Administrative assistants most commonly assist managers, directors, vice presidents and c-level personnel with tasks such as scheduling, communications, document production, travel, and clerical duties. They may also assist an entire department with these types of tasks. During an interview, the hiring manager will usually ask questions centering around the candidate's hard skills, soft skills, previous experience and personal work style.
Common administrative assistant hard skills include word processing and spreadsheet programs, light accounting skills, and some writing skills. Certain positions may require additional specific skills. For example, the administrative assistant to a dean of education may need to be familiar with the rules of academic publishing, and the assistant to the chief executive officer of a hospital may need to be familiar with basic medical terminology. Administrative assistant interview questions will often be designed to uncover the interviewee's proficiency in these areas. The candidate also may be asked what types of computer programs she has worked with or may be asked how many years of experience she has in a certain skill area.
Hiring managers will also ask administrative assistant interview questions that explore the candidate's soft skills. This includes areas such as organization and interpersonal communication. For example, a departmental administrative assistant may need to manage the schedules of several people with different functions and different work styles. In this case, the hiring manager may ask about the candidate's ability to elicit needed information from both over- and under-communicators with a minimum of workplace friction.
Many administrative assistant interview questions center around experience because the past offers proof of a candidate's abilities. These questions may address either hard or soft skill areas. For example, a high-ranking research and development officer will need an administrative assistant who can be trusted with sensitive or confidential information, so he may ask the candidate to detail past experience with similar information. An administrative assistant for a newly-formed position or department may need to create a workable filing system from scratch, so the hiring manager may ask the candidate to recount a time when she accomplished a similar task.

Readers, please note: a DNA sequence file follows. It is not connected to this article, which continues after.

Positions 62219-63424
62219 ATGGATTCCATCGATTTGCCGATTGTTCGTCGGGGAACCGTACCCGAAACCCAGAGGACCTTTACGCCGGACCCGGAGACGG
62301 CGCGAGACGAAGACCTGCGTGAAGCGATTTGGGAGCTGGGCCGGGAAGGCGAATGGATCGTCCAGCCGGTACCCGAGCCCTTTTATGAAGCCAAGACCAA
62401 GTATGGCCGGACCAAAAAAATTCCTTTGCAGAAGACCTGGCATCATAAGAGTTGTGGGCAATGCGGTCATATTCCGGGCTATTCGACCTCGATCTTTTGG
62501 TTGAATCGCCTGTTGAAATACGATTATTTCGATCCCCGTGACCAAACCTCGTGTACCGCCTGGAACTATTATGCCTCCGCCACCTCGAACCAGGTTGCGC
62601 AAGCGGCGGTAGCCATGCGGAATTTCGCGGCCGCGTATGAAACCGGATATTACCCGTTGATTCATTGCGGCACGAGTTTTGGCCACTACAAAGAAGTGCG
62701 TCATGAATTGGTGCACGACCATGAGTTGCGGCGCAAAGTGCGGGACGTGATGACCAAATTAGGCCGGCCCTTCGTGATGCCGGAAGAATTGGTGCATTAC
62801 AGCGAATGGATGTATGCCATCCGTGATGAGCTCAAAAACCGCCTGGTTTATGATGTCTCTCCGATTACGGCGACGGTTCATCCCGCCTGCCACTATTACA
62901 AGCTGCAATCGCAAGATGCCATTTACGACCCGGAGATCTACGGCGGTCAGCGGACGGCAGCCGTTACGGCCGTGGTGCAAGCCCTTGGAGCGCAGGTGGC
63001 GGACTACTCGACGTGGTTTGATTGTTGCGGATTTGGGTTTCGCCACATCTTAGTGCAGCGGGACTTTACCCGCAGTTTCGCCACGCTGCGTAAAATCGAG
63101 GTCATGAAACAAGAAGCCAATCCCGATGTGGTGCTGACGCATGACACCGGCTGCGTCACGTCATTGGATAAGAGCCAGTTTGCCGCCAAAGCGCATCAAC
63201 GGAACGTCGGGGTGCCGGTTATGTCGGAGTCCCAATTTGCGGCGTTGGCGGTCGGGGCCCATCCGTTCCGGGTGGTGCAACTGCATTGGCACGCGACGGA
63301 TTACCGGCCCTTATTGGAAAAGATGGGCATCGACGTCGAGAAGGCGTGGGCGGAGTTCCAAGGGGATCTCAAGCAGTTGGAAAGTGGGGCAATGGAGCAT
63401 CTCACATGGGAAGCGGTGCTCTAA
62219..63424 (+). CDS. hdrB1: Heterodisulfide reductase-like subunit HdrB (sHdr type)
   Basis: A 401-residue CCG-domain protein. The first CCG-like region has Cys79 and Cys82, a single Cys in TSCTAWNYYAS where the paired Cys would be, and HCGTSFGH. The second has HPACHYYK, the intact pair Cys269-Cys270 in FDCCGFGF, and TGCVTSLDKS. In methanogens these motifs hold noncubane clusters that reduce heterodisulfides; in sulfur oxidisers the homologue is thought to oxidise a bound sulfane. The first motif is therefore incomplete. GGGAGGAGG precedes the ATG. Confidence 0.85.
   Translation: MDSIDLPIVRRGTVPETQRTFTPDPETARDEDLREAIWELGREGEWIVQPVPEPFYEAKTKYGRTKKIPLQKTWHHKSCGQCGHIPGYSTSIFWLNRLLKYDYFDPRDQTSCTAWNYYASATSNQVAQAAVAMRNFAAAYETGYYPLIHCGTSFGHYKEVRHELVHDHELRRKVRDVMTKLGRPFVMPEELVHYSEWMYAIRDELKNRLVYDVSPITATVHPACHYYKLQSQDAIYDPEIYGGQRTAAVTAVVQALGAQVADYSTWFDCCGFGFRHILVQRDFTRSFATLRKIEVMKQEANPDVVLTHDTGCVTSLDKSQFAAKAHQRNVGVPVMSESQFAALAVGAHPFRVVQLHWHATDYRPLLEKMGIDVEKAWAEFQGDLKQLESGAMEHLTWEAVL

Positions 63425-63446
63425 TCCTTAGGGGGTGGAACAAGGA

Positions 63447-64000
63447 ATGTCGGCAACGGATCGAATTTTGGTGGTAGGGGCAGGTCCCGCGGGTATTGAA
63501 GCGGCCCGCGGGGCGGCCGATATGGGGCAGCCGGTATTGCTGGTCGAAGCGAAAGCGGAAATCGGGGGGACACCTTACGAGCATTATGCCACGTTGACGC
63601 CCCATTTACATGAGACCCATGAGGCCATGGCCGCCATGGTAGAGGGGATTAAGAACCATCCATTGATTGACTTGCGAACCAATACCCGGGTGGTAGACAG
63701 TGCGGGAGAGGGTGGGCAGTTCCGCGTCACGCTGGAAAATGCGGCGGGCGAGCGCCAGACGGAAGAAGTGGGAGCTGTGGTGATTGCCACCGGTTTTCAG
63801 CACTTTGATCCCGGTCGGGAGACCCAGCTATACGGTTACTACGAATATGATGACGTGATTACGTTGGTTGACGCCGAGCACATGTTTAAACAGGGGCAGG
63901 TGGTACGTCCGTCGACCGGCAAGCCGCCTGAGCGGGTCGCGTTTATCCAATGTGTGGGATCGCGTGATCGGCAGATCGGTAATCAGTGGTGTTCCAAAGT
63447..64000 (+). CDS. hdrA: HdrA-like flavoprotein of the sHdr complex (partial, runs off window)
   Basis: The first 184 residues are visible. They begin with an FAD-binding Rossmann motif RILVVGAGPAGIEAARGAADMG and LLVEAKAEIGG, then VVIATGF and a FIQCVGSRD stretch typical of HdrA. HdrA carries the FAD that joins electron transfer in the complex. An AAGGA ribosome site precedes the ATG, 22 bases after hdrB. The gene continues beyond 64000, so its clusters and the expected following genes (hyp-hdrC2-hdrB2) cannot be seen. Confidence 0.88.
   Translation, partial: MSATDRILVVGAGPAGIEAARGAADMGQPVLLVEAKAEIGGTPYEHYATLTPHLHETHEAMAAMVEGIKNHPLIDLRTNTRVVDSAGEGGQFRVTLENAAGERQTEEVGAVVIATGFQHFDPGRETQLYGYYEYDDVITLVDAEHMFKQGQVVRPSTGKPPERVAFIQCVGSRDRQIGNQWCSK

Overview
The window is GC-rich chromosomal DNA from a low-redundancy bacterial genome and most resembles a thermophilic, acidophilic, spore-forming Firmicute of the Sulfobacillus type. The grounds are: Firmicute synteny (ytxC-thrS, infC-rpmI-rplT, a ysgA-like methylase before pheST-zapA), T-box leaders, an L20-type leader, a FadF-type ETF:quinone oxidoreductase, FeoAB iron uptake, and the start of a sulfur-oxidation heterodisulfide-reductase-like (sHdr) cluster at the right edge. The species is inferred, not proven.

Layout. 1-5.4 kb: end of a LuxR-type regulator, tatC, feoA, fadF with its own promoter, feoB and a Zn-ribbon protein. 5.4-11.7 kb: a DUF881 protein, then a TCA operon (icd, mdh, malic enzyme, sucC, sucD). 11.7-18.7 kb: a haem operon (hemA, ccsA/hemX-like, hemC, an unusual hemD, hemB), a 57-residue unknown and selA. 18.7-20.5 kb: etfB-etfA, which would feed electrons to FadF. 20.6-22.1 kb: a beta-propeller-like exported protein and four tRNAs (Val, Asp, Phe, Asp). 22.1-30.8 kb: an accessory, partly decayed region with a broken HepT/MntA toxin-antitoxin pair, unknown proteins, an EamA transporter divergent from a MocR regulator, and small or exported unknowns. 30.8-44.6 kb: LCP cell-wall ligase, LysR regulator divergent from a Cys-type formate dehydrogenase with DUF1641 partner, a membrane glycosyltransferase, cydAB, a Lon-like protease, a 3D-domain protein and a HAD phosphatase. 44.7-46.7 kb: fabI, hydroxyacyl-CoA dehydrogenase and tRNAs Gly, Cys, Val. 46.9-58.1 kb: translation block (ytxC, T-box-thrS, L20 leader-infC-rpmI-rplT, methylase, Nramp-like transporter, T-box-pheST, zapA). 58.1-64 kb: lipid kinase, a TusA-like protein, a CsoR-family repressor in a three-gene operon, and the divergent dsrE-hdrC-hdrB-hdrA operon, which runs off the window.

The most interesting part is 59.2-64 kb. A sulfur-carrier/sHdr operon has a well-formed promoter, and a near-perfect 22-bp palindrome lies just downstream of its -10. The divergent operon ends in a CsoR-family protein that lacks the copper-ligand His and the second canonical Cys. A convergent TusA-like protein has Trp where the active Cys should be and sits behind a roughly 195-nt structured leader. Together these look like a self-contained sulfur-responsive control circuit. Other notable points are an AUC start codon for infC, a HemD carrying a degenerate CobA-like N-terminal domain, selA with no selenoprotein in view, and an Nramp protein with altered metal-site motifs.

Managers and their administrative assistants often work together very closely to achieve a common goal, so it often is critical that their work styles be complimentary. A manager who knows himself to be badly organized will often seek out an administrative assistant who is extremely organized and unafraid to keep him on task. A manager who tends to be temperamental or have less-than-perfect communication skills will frequently select an administrative assistant who is both unaffected by his moodiness and able to 'smooth feathers' of the people he may antagonize. A manager who travels a lot will need an assistant who can function effectively with very little direct supervision.
Candidates should expect to answer administrative assistant interview questions that address personal motivations and work style preferences as well. This is so important that it will often be the deciding factor between equally-qualified candidates. A candidate with a complimentary work style may even be chosen over one with more experience or education.